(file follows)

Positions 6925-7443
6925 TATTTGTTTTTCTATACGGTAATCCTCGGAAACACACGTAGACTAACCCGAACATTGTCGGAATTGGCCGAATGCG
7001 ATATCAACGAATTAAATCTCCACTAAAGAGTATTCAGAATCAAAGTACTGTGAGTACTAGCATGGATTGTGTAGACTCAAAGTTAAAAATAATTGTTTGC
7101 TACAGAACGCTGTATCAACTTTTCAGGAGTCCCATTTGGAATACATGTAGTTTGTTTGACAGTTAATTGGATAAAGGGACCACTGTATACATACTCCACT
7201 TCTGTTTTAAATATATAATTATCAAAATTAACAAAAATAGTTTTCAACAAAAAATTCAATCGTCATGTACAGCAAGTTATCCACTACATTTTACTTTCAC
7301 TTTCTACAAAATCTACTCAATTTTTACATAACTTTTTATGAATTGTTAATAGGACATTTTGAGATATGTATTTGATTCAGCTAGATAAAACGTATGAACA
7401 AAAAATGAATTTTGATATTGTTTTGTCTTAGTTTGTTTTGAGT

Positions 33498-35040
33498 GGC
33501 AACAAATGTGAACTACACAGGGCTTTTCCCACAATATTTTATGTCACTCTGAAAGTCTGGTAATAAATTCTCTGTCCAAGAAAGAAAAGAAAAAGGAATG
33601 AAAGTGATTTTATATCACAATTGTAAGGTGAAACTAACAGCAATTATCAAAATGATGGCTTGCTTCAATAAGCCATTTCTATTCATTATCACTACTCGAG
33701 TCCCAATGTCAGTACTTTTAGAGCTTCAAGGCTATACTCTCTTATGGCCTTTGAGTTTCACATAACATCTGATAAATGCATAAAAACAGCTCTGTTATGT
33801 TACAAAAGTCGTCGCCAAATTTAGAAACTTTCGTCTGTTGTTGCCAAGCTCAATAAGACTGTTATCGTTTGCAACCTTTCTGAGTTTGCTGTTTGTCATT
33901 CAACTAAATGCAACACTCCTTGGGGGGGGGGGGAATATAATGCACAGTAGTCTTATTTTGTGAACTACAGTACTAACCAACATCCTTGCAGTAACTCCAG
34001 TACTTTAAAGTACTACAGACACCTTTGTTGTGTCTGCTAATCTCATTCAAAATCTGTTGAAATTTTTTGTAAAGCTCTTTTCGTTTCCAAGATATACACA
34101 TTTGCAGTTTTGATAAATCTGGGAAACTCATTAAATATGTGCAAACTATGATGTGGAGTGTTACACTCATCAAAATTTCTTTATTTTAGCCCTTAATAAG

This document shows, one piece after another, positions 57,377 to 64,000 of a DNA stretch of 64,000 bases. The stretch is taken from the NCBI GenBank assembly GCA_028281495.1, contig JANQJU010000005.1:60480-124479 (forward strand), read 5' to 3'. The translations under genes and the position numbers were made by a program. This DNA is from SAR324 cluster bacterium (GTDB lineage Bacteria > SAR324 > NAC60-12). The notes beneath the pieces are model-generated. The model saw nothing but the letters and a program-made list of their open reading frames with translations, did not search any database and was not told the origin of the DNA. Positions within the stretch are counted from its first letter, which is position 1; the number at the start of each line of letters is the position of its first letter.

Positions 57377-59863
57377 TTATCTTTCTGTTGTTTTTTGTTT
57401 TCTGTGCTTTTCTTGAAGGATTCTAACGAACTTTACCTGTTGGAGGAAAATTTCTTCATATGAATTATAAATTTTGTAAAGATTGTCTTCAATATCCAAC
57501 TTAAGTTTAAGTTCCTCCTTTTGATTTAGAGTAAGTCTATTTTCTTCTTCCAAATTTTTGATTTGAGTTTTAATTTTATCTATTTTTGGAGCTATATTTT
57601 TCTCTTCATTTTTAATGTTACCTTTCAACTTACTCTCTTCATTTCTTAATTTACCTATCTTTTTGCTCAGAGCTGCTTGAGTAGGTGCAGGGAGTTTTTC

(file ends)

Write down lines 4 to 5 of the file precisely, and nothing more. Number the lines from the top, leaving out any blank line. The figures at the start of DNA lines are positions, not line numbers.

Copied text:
7101 TACAGAACGCTGTATCAACTTTTCAGGAGTCCCATTTGGAATACATGTAGTTTGTTTGACAGTTAATTGGATAAAGGGACCACTGTATACATACTCCACT
7201 TCTGTTTTAAATATATAATTATCAAAATTAACAAAAATAGTTTTCAACAAAAAATTCAATCGTCATGTACAGCAAGTTATCCACTACATTTTACTTTCAC